Pisa is known for the leaning tower and not much else. In truth, there isn’t much else special in Pisa. Which is why I only spent less than a day there.
I arrived in the town a little after lunch on Friday, jumping off the train a station before the final terminal when I saw I was only a couple blocks away from the tower (tip for future travelers taking a Regionale train from the north). I spent a couple hours weaving my way through the throng of tourists, taking plenty of photos (no selfies holding the tower up), rejecting the €18 to climb to the top of the tower and enjoying the warm, sunny day.
I suppose I could end the post there, but some other fun things did happen that day.
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First, I had to get lunch. I used TripAdvisor.com to find a good sandwich shop. The #1-rated restaurant in town, L’Ostellino, happened to be one, so I went there. A little hole in the wall with hardly room to sit, but the sandwiches were fantastic. Big enough to fully satisfy me and once again only €5, which seems to be the going price for all good sandwiches in Italy. I got the special and while I don’t remember exactly what was in it, it certainly was delicious! All I remember is that it had meats particular to Tuscany, in which Pisa is situated, and some really good soft cheese.
After that I went in search of good gelato. What I found literally blew me away. I found a gelateria on the River Arno, just a block away from the Piazza del Pozzetto. Gelateria De’ Coltelli. When I first walked in, I could tell it would be different. First of all, the gelato was not on display. Instead, each flavor was in a recessed canister in the counter with a lid. The flavors were also more unique. Licorice, ginger, pear and several others I hadn’t seen before. I purchased pistachio, chocolate and nougat and then spent 3 hours talking with the owner and clerk, getting all kinds of data on how the gelato is made, how it differs from ice cream, etc. In a nutshell, their gelato is completely natural with all organic ingredients, fresh whole milk, no preservatives, no artificial flavoring or coloring and only fruits that are in season. The gelato is covered because without preservatives and with the natural ingredients, open air and even light will affect the flavor and quality. The result is better than anything I’ve ever had. Creamy doesn’t even begin to describe it. the flavors are richer than I’ve ever had, but incredibly natural at the same time. They even make new flavors all the time in their “lab” in the back, and some of what they make is fantastic. If I haven’t got you drooling all over the carpet by now, also know that three scoops was only €3! One tip I do must give is go early in the day, on off season or on a weekday. I walked by the place a few hours later and the line had several dozen people in it! Guess I’m not the only one who considers them the best gelato in Italy, as I said in my TripAdvisor review.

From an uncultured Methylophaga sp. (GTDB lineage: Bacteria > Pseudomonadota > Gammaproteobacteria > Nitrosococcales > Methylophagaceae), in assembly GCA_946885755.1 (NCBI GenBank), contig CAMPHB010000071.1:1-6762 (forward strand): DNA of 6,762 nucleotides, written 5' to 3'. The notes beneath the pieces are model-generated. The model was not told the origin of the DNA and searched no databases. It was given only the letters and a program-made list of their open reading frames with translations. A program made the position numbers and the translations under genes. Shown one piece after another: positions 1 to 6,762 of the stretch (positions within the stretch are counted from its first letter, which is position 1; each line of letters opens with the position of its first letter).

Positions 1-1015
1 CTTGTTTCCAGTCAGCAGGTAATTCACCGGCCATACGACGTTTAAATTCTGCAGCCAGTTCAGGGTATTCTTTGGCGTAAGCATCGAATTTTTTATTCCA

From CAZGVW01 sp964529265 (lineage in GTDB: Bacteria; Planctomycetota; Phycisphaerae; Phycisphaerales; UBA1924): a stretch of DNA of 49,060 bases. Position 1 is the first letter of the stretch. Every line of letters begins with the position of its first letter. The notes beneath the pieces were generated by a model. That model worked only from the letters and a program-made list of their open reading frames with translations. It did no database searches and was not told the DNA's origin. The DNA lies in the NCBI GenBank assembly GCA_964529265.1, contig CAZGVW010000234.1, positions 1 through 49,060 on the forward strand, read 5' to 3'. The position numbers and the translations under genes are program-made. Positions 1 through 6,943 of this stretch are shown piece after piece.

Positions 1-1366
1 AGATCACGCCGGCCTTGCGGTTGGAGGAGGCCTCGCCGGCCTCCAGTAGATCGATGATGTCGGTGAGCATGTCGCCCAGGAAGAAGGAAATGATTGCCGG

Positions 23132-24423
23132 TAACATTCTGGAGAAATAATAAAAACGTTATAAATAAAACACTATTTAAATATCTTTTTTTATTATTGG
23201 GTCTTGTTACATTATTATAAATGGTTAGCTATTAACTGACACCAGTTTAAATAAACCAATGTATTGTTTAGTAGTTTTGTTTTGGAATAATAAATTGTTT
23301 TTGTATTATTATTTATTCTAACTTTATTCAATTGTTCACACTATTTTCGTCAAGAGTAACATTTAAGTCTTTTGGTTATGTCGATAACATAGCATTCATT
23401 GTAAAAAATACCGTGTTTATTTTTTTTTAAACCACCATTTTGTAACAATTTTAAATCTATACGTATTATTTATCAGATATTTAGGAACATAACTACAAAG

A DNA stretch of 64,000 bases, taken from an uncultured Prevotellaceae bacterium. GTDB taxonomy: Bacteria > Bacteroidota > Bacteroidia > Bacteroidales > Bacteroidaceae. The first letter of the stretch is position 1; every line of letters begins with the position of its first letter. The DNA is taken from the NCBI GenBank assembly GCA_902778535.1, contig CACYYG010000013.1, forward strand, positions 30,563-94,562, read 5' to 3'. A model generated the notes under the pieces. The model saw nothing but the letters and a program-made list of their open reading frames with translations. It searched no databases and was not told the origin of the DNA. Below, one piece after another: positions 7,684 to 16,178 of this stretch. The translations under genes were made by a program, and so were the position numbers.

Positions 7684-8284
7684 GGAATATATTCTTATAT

My three hours weren’t without additional excitement. The morning had started out beautiful and clear, and it was still so when I went into the shop. Shortly after the clouds moved in and within minutes it was thunderstorming. I was a kid in the candy shop (literally) enjoying my gelato and watching the lightning crackle down every few seconds, with thunderous booms loud enough to shake the building and set the clerk cringing behind the counter. Just wish I could take photos of the lightning with my camera. Then it started hailing. Hard. But all good things must come to an end. As I finished up my gelato and conversation with the owner, the clear sky came back and I continued my walk around town.
I was fascinated to find that I was actually walking around in 2016. Yep! Along with Florence, Pisa celebrates another New Year’s Day on March 25. I missed most of the festivities, but hey, I’ve been to the future! I didn’t get all the facts on the celebrations, but you can see them all here.
I continued to walk around town until my couch surfing host finished work. I saw the many churches, palaces and plazas around town. Nothing particularly special. The duomo, or central church which every Italian city has, was located next to the leaning tower, so I had already seen that. Pisa is not a big town and mostly residential or university oriented. It didn’t take me long to see most everything of interest. Finally I met up with my host and we grabbed a bite to eat and went home to her incredible house right in the center of town. Tip: if you are trying to couch surf in Pisa, you’ll be lucky to stay with her. She is located halfway between the main train station and the tower, and has a wonderful, large house. She also replied to my request immediately with almost no advance notice!
I got a good night sleep and got up early to grab my train to Rome. I would have loved to spend another day in Pisa, not because there was anything more to see, but rather something I would have really liked to do. Turns out they had a “Selfie Run” the day I was leaving, which went through a dozen landmarks through the city at which you had to take a selfie, and ended on the river for a New Year’s fireworks display (on Saturday since the actual day was midweek). But Rome was calling for me, so that was my day in Pisa.
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